Pulev vs Chisora: In Many Ways, A Rematch We Don’t Need

Pulev vs Chisora: In Many Ways, A Rematch We Don’t Need

Boxing News the long-standing trade paper often gets the tone just right in previewing a big fight. This week’s edition is no different. Matt Christie has summed up the Kubrat Pulev Derek Chisora rematch perfectly. One line in particular, stands out:

‘Like too many ageing fighters just because he feels fine today he presumes he will be okay tomorrow.’

That sadly, albeit predictably, is the problem and the fear of what Chisora’s pointless rematch with Pulev brings. All the cheerleaders should remember that. Sometimes the future should be considered more than the present.

Chisora and Pulev is a rematch we don’t need. In truth, both fighters desperately don’t need it. If they are honest with themselves and if they thought about the future, they would realise that. Matchroom could be renamed Re-Matchroom, with the endless rematch clauses that too often litter their offerings and regurgitation of fights like this that carry little meaning. But plenty of health warnings.

It is two fighters who have little relevance at the top end of the heavyweight scene. Even if the world heavyweight titles split into a million pieces they are unlikely to figure in any immediate consideration. Certainly, if title shots are given out on merit alone.

The fight is just a winner stays on, the loser goes home type of matchup. But does the loser really go home? It is yet another supposed must-win fight for Chisora. We have been here before. But even if he loses for the thirteenth time in his career, and suffers his fourth straight defeat in the process, the clamour for him to be rolled out once again will probably only intensify, especially if he loses in the blood and guts way we saw last time out.

If Pulev adds another little notch to the Chisora losing streak, the British heavyweight will still in all likelihood fight on against some foe perceived limited enough for yet another revival. Or he will drop down a level or two and be the stepping stone for a younger and fresher Matchroom heavyweight. A Chisora win, far from unlikely, would mean another fight at a higher level that would almost certainly end in yet another defeat. His career to date would tell us that is by far the most likely outcome.

Either way, win, lose or draw, Chisora is unlikely to retire. But at some point, it has to stop. It needs to stop.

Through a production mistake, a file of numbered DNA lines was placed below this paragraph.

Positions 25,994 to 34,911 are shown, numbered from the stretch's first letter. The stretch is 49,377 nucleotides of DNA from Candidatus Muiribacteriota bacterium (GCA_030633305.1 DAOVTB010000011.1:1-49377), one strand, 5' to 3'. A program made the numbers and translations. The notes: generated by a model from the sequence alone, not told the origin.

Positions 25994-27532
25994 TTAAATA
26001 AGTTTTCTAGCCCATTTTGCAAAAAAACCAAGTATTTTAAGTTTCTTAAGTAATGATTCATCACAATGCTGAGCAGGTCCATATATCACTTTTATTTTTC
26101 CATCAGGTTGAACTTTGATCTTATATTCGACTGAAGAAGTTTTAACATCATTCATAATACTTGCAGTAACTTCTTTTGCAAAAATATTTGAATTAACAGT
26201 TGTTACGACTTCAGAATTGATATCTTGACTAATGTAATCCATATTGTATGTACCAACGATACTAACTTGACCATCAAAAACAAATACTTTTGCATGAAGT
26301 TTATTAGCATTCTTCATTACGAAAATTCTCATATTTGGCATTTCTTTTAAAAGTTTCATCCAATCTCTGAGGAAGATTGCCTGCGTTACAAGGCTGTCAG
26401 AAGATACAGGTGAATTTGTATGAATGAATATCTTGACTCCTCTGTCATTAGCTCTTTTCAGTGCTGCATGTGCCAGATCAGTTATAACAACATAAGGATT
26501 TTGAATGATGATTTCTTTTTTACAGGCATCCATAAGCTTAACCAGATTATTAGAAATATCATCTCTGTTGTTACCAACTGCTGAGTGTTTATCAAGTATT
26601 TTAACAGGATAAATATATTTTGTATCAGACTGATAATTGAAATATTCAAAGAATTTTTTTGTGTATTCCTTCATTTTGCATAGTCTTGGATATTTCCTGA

I was ringside late last year when Chisora and Joseph Parker went to war in a pulsating heavyweight fight. You couldn’t help but admire the bravery and sheer desire of Chisora. But at what cost. Chisora took a fearful battering, and as I wrote at the time:

‘It was absorbing and unsettling in equal measure.’

Chisora 38 and 44 fights into his long career, brings a different kind of entertainment at times, but no matter the numbers he brings, there is a bigger picture. Is what he generates financially for his employers or the entertainment he gives to the fans really justification for his continued appearances on these types of nights. When Chisora has lost virtually every big fight he has been involved in, it certainly is a curious tale of why and how he is still a headlining act.

“My style is ‘f**ck it’, bite on the gumshield and let’s f****ing go for it.” Words from Chisora this week that might try and justify his continued place at the top of the card, but they in reality highlight much more.

I am at an age where I have seen far too many fighters continue past the point of no return and then pay a heavy price down the road for staying in the sun for too long. Sometimes they pay the ultimate price. If anyone is in denial about the accumulative effect of being repeatedly punched in the head, I would suggest they go and buy Damage, the excellent and thought-provoking book by Tris Dixon. I would certainly implore Chisora to do so. Fighters may know the risks. But do they fully understand them?

Promoters should show more compassion more empathy, and look past the money that fighters like Chisora may or may not bring to the table. Just because Chisora wants to fight on, a promoter should and could make that decision for them. Money isn’t everything. Health is.

Chisora and Pulev are two heavyweights who have seen better days, they may give similar viewing to the heavyweight slugfest we saw in Manchester last year. But that is the problem. The Parker Chisora rematch was an uncomfortable watch, whatever happens on Saturday night at the O2 Arena, will likely be much of the same. For different reasons.

It could be another night of extreme brutality and violence or 30 odd minutes of two fighters trying to salvage their primes and realising they are at the point of no return and it turns into an abject bore with more holding and posturing than punching. If the latter, it might finally convince the cheerleaders and the money men that this is the time when enough is enough.

When the Derek Chisora story eventually ends the hope is that he doesn’t suffer too much in later life. Will people still remember Chisora in the years to come? Let’s hope that Chisora can still remember them.

Photo Credit: Mark Robinson/Matchroom Boxing

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